The Nintendo Wii U will be in short supply this Christmas, according to Nintendo, owing to strong pre-order sales and limited production.
Speaking to investors, Nintendo president Satoru Iwata explained why his company had recently slashed hardware and profit targets for the year. He revealed that many retailers had sold out of their allotted Wii U pre-order units.
Iwata named US retail giant GameStop as a prime example. Apparently the retailer had run out of pre-order slots, and was now running a waiting list some 250,000 names long.
It looks highly likely that Nintendo will hit its target of 5.5 million Wii U consoles sold from its US launch on November 18, through the European launch on November 30 and the Japanese launch on December 8, and on through to March.
However, it is this success that will go some way to limiting Nintendo's profits. "As production only started this summer, it has now become more likely that it is our production capacity, rather than consumer demand, that will place limits on our Wii U prospects for this calendar year," explained Iwata.
There's another reason for Nintendo's slightly gloomy near-term figures, and it's a rather unusual one for Nintendo. The Wii U will be made at a loss - initially at least.
Nintendo is known for its prudent hardware pricing, typically making a profit on consoles such as the original Wii. This stands in contrast to Microsoft and Sony, whose Xbox 360 and PlayStation 3 consoles were initially sold as loss leaders. Such models rely on strong software sales for profit, so a cheap and powerful console is seen as an advantage.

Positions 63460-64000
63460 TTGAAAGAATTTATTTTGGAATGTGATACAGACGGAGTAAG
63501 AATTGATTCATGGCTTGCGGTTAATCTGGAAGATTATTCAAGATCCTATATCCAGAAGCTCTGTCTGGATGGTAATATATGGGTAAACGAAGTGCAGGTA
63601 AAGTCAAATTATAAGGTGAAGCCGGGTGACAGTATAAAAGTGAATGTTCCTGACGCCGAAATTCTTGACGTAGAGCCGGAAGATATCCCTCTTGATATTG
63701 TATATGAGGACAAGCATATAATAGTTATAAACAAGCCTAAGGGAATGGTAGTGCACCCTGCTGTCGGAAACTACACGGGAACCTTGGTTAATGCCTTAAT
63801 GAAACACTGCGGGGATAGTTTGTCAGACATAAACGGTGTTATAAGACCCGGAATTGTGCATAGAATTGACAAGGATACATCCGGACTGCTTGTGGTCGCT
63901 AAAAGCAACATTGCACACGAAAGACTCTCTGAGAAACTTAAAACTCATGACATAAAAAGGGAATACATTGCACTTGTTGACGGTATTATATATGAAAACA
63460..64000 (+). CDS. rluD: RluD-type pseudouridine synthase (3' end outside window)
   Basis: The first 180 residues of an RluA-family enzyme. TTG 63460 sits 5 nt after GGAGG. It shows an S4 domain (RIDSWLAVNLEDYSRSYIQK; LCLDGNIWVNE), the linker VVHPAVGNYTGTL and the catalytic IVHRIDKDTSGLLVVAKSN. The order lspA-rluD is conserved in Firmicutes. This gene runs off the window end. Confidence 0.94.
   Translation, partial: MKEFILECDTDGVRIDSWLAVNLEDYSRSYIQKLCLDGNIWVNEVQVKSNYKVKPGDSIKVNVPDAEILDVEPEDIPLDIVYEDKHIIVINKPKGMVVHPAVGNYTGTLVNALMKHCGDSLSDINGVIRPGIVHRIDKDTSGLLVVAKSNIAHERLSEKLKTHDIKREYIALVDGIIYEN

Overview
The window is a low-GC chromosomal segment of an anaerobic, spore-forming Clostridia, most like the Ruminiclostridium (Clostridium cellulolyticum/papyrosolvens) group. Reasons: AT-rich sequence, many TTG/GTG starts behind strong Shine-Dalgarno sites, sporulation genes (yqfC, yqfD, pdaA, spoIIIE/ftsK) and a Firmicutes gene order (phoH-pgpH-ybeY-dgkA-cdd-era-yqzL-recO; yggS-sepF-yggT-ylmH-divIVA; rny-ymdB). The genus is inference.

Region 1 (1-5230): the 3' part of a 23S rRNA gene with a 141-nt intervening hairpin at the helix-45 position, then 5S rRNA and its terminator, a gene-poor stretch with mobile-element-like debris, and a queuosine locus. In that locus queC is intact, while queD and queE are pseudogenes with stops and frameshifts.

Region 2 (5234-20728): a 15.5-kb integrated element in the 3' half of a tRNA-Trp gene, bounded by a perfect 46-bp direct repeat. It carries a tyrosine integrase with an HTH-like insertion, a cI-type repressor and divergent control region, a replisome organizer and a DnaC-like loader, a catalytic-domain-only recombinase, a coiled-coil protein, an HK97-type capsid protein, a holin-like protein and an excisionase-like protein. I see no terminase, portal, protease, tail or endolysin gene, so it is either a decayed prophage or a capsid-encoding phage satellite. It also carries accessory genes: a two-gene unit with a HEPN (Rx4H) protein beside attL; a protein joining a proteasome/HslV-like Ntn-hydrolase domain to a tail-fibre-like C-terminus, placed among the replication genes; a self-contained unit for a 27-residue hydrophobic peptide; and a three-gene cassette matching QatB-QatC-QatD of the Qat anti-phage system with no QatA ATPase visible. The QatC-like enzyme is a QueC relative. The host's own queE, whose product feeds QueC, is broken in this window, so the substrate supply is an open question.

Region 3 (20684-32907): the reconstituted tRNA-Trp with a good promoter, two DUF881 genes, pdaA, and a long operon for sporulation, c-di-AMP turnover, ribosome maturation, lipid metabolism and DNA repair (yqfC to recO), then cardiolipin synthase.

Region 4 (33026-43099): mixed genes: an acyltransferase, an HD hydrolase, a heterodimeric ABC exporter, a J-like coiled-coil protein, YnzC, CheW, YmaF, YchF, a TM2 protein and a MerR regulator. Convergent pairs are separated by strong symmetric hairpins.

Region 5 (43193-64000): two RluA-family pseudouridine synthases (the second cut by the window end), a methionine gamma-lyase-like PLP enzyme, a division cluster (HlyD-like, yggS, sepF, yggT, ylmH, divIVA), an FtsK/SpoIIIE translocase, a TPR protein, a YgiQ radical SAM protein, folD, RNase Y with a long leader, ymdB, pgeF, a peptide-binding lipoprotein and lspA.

It seems with the Wii U, Nintendo is finally switching to its rivals' approach.
"The Wii U hardware will have a negative impact on Nintendo's profits early after the launch because rather than determining a price based on its manufacturing cost, we selected one that consumers would consider to be reasonable," Iwata explained.
The reason the Wii U is so costly to make has little to do with its internal components - it's roughly the same power as the seven-year-old Xbox 360 console, after all. Rather, it's down to the Wii U's unique controller, which is effectively a five-inch tablet with physical game controls attached.
This advanced controller will allow gamers to use a second screen for maps and other extra game information. It will also allow you to play your Wii U games on the controller when your TV is in use.